Mel’s Monday Musings: June 1, 2020


Black lives matter.

The job of the police force is — or should be — to protect and serve the citizenry, the banner of which absolutely always must include every citizen of color.

Good police officers de-escalate confrontation. They are willing to put their own lives on the line rather than cross an uncrossable one. They listen to the concerns of all of the citizens in their jurisdiction, and they don’t let emotions drive their decision-making.

But that is not what we are seeing at many of these protests, and that is definitely not the default lived experience of Black people in America. Over and over, we see that Black skin makes people guilty until proven innocent. It makes them indelibly, always “suspicious” while going about their business. It makes them worth less in the eyes of the people who are supposed to embody the laws of the land…and to far too many officers, it makes their lives expendable.

Black people are not the problem. They never have been.

(And don’t talk to me about riots. If you’re more upset about looting and property destruction than you are about George Floyd’s murder — or that of David McAtee, or anyone else — at the hands of violent cops, you are part of the problem. And you cannot bring history into this discussion without seeing how riots have always been precursors to important American societal change! Crack a history book and take several seats while you do it.)

Police officers aren’t even the root cause of the problem, although they are very visible reminders that the problem — racism itself — pervades every system by which our society is framed.

[I’m not going to try to convince you that you should care as much about the life of someone who looks nothing like you as you do your own. I don’t even know where to begin to explain that. If you don’t already understand that every life is equal, you need more help than I am willing to attempt at this point.

I am telling you that silence is a choice. It is a privileged choice you make to look away, to not get involved. Laying “all of this” down for a while to recharge? Also privilege. Black people don’t get to peel their Blackness off for a day when it’s too exhausting to deal with another microaggression, too stressful to wonder if their Black husbands and sons who are out for a jog or walking to the store will make it home alive.]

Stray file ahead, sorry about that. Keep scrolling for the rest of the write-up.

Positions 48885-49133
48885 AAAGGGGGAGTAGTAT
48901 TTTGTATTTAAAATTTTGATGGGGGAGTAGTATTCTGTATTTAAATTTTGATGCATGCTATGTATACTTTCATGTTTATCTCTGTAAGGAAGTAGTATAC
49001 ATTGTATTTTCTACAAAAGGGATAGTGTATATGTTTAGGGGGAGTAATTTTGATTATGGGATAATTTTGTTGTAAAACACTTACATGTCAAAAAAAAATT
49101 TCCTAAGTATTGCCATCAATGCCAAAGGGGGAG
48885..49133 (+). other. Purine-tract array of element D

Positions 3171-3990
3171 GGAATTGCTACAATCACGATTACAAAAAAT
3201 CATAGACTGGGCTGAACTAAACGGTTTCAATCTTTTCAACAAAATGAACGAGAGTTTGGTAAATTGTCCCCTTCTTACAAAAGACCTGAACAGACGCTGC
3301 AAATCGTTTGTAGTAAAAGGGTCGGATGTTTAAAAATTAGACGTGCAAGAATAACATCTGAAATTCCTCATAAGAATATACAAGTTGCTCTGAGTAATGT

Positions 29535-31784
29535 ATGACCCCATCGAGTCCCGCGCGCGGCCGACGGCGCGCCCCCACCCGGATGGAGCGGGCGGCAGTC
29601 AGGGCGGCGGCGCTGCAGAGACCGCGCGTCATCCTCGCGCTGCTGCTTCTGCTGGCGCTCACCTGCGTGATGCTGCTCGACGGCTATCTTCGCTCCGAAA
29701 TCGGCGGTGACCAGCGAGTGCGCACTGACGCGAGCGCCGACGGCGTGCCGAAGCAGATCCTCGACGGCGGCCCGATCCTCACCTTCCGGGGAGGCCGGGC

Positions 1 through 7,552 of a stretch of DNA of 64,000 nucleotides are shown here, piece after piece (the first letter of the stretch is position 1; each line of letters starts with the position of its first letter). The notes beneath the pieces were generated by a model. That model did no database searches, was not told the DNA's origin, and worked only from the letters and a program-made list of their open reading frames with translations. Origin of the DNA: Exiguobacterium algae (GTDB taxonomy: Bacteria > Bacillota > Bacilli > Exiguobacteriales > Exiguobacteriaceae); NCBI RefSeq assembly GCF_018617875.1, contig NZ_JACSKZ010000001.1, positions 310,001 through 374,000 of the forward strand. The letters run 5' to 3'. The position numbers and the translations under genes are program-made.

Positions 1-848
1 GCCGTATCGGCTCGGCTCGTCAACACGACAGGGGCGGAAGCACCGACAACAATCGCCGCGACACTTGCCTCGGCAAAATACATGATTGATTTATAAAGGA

It’s true that your involvement won’t bring Ahmaud Arbery back to his family. It won’t breathe life into Sandra Bland, Tamir Rice, Philando Castile, Trayvon Martin, Rekia Boyd, Eric Garner, or any other Black person who died because this country is still so very racist. Not all of these people died at the hands of police officers, but all of them died for the “crime” of being a person of color. A huge part of dismantling systemic racism has to be getting it out of law enforcement. When the police use more force than necessary to bring a situation under control, it should have immediate and profound consequences for the officers involved. That’s not how it works right now though, in so many precincts.

Shit, we don’t even arrest white officers for murdering Black people in broad daylight unless there’s an ongoing public clamor for it to happen! How many deaths have we not seen because nobody recorded it and/or the evidence was covered up? How many officers have been quietly transferred rather than risking their misdeeds coming to light?

With privilege, with power, comes responsibility. White people, we must speak out and stand firmly in opposition of police violence against POCs. We have to get involved. Racial injustice cannot be allowed to remain the default setting of our legal system.

What can you do? Start here.

Start today.